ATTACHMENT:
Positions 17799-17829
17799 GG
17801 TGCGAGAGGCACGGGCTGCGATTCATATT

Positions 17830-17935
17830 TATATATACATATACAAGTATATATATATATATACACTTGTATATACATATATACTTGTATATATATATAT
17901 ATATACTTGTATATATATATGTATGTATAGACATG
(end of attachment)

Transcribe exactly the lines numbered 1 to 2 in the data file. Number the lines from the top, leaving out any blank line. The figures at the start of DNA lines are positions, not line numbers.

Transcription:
Positions 17799-17829
17799 GG